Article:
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Boundaries in Dating: Making Dating Work

by

Boundaries in Dating: Making Dating Work Cover

 

Synopses & Reviews

Publisher Comments:

Between singleness and marriage lies the journey of dating. Want to make your road as smooth as possible? Set and maintain healthy boundaries — boundaries that will help you grow in freedom, honesty, and self-control. If many of your dating experiences have been difficult, Boundaries in Dating could revolutionize the way you handle relationships. And even if you're doing well, the insights you'll gain from his much-needed book can help you fine-tune or even completely readjust important areas of your dating life. Written by the authors of the best-selling book Boundaries, Boundaries in Dating is your road map to the kind of enjoyable, rewarding dating that can take you from weekends alone to a lifetime with the soul mate you've longed for.

Synopsis:

The authors deliniate the boundaries of modern dating, arguing that couples must learn self control and discipline.

Synopsis:

Boundaries in Dating

Copyright ? 2000 by Henry Cloud and John Townsend

Requests for information should be addressed to:

Zondervan, Grand Rapids, Michigan 49530

Library of Congress Cataloging-in-Publication Data

Cloud, Henry.

Boundaries in dating: making dating work / Henry Cloud and John

Townsend.

p. cm.

ISBN-10: 0-310-20034-2 (softcover)

ISBN-13: 978-0-310-20034-5 (softcover)

1. Dating (Social customs) 2. Dating (Social customs)?Religious aspects

?Christianity. 3. Single people?Conduct of life. I. Townsend, John Sims,

1952- II. Title.

HQ801. C59 2000

646.7'7?dc21 99-057936

The examples used in this book are compilations of stories from real situations.

But names, facts, and issues have been altered to protect confidentiality while

illustrating the points.

All Scripture quotations, unless otherwise indicated, are taken from the Holy

Bible: New International Version?. NIV?. Copyright ? 1973, 1978, 1984 by

International Bible Society. Used by permission of Zondervan. All rights reserved.

Published in association with Yates & Yates, LLP, Literary Agent, Orange, CA.

All rights reserved. No part of this publication may be reproduced, stored in a

retrieval system, or transmitted in any form or by any means?electronic,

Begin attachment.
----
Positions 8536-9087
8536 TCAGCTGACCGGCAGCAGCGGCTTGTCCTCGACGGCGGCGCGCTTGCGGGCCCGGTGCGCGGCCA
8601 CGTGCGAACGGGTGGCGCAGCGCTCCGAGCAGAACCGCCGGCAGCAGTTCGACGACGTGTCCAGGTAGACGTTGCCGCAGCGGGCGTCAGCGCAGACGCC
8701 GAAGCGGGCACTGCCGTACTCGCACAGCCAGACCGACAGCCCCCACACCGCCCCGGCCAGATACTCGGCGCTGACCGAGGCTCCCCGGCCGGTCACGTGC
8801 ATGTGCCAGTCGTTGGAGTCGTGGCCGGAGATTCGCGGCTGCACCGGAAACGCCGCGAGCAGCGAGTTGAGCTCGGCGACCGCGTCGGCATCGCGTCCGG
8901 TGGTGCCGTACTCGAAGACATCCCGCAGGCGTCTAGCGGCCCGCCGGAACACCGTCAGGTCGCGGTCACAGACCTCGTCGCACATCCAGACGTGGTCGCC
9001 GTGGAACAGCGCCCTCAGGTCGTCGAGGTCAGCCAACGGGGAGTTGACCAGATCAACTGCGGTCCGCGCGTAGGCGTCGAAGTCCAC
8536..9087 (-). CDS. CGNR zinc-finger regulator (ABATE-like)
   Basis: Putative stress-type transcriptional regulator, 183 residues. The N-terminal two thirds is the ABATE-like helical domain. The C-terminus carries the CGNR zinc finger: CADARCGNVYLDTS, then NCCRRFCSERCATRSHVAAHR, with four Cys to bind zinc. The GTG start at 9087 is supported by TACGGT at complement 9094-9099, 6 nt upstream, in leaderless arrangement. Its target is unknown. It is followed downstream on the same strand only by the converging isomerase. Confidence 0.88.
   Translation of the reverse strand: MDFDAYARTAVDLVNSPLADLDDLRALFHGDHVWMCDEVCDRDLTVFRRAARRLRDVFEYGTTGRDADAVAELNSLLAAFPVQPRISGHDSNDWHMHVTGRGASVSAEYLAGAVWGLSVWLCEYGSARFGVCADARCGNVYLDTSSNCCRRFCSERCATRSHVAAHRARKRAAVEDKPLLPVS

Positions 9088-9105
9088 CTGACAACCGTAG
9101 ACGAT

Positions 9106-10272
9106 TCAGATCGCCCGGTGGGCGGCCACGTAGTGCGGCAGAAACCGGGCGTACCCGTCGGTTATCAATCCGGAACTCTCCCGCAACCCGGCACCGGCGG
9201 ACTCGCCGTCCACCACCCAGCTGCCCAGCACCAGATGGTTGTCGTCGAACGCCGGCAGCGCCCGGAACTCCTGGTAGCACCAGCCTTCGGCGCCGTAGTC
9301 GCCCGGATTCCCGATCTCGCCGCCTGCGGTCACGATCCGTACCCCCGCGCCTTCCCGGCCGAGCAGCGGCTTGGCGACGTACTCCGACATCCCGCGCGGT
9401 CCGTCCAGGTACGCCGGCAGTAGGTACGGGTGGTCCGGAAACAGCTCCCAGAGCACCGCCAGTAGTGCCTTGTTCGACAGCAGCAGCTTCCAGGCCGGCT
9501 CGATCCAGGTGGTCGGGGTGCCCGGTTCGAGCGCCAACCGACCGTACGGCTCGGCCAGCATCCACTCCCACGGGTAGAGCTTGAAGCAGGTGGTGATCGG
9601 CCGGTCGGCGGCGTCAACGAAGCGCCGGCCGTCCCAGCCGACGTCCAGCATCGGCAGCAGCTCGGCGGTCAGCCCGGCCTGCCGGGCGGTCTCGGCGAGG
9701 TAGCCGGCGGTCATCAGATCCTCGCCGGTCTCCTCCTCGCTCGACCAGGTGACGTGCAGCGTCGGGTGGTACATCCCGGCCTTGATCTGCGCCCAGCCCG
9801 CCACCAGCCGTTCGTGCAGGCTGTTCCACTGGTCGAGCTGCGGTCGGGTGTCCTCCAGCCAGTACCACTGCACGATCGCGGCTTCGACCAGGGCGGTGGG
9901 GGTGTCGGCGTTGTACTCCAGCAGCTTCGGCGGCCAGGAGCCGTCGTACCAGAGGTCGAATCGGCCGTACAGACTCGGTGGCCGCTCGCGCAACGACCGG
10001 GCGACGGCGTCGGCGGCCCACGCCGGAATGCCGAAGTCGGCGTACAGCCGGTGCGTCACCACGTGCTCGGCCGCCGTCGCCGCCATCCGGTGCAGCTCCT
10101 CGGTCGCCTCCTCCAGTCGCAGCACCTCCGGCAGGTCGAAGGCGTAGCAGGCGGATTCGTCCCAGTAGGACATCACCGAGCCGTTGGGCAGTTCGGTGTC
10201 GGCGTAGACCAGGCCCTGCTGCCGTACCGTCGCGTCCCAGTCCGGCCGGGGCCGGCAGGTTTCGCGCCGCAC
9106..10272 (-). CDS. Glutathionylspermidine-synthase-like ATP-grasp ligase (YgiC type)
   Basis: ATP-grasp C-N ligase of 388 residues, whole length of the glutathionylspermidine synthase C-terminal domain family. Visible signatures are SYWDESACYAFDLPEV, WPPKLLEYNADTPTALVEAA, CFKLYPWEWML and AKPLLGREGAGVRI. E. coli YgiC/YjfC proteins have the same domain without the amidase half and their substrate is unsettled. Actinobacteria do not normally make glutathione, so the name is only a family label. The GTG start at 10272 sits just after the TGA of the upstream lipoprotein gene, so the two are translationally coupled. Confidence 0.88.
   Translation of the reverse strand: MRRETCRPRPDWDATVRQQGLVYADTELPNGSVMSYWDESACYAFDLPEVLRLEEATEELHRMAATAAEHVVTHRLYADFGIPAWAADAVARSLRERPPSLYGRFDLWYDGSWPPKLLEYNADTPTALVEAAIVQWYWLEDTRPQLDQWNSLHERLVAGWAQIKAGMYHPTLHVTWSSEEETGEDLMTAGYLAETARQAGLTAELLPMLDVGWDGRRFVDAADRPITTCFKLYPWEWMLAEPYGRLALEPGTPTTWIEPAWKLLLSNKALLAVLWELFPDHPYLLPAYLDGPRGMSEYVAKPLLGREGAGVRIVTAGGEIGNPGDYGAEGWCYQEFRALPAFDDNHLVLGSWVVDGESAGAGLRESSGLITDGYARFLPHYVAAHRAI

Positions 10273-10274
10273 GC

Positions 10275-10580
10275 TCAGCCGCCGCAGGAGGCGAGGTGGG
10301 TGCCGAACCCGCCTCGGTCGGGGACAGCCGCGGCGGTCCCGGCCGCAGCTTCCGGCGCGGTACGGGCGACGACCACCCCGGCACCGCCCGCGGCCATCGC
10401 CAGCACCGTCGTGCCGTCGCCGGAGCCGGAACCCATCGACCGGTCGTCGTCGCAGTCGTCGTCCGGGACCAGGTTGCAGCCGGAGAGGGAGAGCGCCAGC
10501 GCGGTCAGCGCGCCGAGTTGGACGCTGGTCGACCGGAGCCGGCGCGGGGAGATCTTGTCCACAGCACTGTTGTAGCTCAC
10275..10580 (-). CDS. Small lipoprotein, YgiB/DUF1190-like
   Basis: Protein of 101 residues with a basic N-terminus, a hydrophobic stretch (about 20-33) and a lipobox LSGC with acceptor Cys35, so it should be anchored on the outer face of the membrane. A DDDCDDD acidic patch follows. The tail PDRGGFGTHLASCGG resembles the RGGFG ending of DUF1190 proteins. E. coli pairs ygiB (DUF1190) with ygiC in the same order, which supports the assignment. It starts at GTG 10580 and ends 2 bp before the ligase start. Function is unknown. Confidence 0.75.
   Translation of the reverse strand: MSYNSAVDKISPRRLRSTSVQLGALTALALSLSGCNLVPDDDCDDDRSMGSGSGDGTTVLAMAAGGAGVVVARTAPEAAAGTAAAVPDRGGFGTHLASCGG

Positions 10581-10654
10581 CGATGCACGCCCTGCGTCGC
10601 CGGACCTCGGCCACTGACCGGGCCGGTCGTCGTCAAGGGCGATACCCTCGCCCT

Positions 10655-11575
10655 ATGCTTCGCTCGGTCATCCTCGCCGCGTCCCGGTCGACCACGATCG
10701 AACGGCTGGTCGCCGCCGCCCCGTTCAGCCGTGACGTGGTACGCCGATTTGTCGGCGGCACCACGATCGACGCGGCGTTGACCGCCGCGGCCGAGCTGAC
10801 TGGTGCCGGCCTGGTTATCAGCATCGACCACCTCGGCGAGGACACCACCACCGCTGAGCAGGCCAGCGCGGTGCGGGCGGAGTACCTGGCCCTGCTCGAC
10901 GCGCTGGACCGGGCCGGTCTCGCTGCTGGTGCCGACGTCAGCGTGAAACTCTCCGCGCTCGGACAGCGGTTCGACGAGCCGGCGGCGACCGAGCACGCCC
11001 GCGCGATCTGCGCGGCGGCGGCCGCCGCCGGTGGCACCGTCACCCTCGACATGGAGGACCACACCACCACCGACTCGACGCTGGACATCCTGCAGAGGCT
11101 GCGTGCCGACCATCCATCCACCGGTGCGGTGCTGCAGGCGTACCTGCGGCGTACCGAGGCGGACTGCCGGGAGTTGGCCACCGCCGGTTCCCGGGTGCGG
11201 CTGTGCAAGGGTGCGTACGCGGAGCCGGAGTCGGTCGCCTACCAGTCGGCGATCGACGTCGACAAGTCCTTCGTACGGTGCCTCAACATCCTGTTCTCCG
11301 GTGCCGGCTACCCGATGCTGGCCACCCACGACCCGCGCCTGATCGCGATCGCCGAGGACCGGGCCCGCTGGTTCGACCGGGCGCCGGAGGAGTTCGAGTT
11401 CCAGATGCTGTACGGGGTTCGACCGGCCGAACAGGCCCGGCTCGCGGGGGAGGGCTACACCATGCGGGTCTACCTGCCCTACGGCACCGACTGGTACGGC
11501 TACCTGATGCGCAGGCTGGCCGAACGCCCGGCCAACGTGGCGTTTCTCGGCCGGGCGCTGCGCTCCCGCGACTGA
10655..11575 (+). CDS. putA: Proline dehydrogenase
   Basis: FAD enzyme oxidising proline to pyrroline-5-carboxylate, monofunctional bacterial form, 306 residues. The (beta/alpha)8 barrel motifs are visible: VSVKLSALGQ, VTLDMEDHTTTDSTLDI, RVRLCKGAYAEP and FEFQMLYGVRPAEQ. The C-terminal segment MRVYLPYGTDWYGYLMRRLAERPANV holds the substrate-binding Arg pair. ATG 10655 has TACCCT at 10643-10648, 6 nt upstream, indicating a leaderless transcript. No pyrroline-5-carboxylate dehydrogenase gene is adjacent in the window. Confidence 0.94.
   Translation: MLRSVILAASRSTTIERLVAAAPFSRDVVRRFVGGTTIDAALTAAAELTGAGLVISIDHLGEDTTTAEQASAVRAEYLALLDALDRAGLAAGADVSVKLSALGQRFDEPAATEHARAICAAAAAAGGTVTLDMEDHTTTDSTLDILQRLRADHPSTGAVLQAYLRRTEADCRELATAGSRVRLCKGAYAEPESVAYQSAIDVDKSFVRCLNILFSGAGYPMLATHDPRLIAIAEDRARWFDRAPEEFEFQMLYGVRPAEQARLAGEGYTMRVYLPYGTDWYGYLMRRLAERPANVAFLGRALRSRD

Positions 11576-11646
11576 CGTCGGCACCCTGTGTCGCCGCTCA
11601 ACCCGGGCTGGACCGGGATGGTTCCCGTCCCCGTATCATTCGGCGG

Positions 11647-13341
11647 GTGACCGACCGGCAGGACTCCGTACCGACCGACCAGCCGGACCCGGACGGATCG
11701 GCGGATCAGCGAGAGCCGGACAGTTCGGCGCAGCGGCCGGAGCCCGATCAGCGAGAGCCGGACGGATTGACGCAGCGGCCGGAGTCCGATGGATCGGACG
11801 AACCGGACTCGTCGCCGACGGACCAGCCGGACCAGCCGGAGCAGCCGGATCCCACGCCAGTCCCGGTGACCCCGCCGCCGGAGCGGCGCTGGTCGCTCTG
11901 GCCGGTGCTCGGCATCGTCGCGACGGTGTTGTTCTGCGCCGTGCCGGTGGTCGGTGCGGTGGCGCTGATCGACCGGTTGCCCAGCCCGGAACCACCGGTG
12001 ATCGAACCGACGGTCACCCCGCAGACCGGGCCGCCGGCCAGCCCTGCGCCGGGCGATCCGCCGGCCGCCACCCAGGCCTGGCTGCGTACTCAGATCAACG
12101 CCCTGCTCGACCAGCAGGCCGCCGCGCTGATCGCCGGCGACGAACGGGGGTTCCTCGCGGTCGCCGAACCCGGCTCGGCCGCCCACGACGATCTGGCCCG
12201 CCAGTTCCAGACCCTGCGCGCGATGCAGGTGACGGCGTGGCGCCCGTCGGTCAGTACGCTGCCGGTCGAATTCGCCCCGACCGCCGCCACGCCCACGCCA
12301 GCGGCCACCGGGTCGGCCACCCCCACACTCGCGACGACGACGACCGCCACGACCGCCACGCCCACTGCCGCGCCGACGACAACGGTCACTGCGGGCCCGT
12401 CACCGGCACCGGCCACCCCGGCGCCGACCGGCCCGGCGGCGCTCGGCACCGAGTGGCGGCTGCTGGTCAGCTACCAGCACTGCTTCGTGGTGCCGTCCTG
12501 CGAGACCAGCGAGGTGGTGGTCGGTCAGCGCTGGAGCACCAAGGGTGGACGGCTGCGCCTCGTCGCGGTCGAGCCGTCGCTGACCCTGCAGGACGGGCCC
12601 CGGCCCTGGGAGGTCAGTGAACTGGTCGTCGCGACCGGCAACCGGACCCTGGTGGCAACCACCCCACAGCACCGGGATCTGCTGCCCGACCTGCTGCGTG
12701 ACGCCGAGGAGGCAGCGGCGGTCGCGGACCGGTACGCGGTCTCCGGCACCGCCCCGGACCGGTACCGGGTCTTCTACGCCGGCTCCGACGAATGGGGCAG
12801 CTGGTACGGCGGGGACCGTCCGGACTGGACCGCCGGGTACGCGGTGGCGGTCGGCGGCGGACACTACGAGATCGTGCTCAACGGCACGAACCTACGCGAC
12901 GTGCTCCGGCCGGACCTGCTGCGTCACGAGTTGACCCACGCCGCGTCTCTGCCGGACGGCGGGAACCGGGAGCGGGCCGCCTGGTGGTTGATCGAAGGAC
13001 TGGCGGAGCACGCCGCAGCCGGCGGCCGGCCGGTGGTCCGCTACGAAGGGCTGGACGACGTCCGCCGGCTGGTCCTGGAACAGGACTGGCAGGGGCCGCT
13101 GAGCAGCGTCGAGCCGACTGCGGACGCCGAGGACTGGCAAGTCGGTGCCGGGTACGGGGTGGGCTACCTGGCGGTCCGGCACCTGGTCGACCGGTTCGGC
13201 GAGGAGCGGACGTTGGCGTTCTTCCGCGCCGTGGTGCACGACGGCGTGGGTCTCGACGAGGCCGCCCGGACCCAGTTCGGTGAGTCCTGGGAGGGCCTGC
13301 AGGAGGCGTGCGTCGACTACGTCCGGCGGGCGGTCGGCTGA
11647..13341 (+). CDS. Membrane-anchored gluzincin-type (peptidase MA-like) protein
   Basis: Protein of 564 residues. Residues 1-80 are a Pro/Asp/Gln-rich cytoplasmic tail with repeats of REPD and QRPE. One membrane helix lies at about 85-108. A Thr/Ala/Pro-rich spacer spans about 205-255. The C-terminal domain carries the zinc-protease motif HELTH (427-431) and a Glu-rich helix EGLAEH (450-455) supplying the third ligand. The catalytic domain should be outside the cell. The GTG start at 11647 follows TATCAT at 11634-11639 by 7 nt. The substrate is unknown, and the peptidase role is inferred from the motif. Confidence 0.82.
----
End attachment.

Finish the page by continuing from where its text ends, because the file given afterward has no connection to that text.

mechanical, photocopy, recording, or any other?except for brief quotations in

printed reviews, without the prior permission of the publisher.

Interior design by Laura Blost

Printed in the United States of America

06 07 08 09 10 11 12 ? 38 37 36 35 34 33 32 31 30 29 28 27 26 25

We want to hear from you. Please send your comments about this

book to us incare of zreview@zondervan.com. Thank you.

Part One

YOU AND

YOUR BOUNDARIES

Chapter 1

Why Boundaries in Dating?

So what do I do, set a bomb underneath his chair?? Heather

exploded, only partly in jest. She was having lunch with her

best friend, Julie. The conversation focused on her ongoing frustration

with Todd, Heather's boyfriend for the past year. Heather

cared deeply for him and was ready to pursue marriage. Though

he was loving, responsible, and fun, Todd had shown no sign

of making any real commitment to the relationship. The couple

enjoyed being together, yet anytime Heather tried to talk about

getting serious, Todd would make a joke or skate around the

issue. At thirty-three, Todd valued his freedom and saw no reason

for anything in his life to change.

Heather's outburst was a response to something Julie had said:

?You really need to help Todd get moving forward.? Heather?s

words were tinted with frustration, hurt, and a good deal of

discouragement. Frustration because she and Todd seemed to

be on different tracks. Hurt because her love felt unrequited.

And discouraged because she had invested so much of her heart,

time, and energy into the relationship. For the past year, Heather

had made Todd a high emotional priority in her life. She had

given up activities she enjoyed; she had given up relationships

she valued. She had tried to become the kind of person she

thought Todd would be attracted to. And now it looked like

this investment was going nowhere.

No Kids Allowed

Welcome to dating. If you have been in this unique type of

relationship, you areprobably familiar with Heather and Todd?s

scenario. Two people are genuinely attracted to each other and

start going out. They are hopeful that the relationship will

become something special that will lead to marriage and a lifelong

soul mate. Things look good for a while, but somehow something

breaks down between them, causing heartache, frustration,

and loneliness. And, more often than not, the scenario repeats

itself in other relationships down the line.

Some people blame dating itself for all of this, thinking that it?s

not a healthy activity. They would rather find an alternative, such

as group friendships until two people have selected each other

to court exclusively. Though dating has its difficulties, we would

not take this view. We believe in dating. We did it a lot personally,

having been single a combined total of seventy-five years. And

we think it offers lots of good things, such as opportunities to grow

personally and learn how to relate to people, for starters.

However, dating does have its risks. That is why we say, no

kids allowed. That doesn?t mean teens shouldn?t date, but it does

mean one's maturity is very important here. By its very nature,

dating is experimental, with little commitment initially, so someone

can get out of a relationship without having to justify himself

much. Putting lots of emotional investment into a

relationship can be dangerous. Thus, dating works best between

two responsible people.

Problems in Freedom and Responsibility

This book is not about the nature of dating, however. You cannot

do a lot about that. Rather, we are writing about theprob-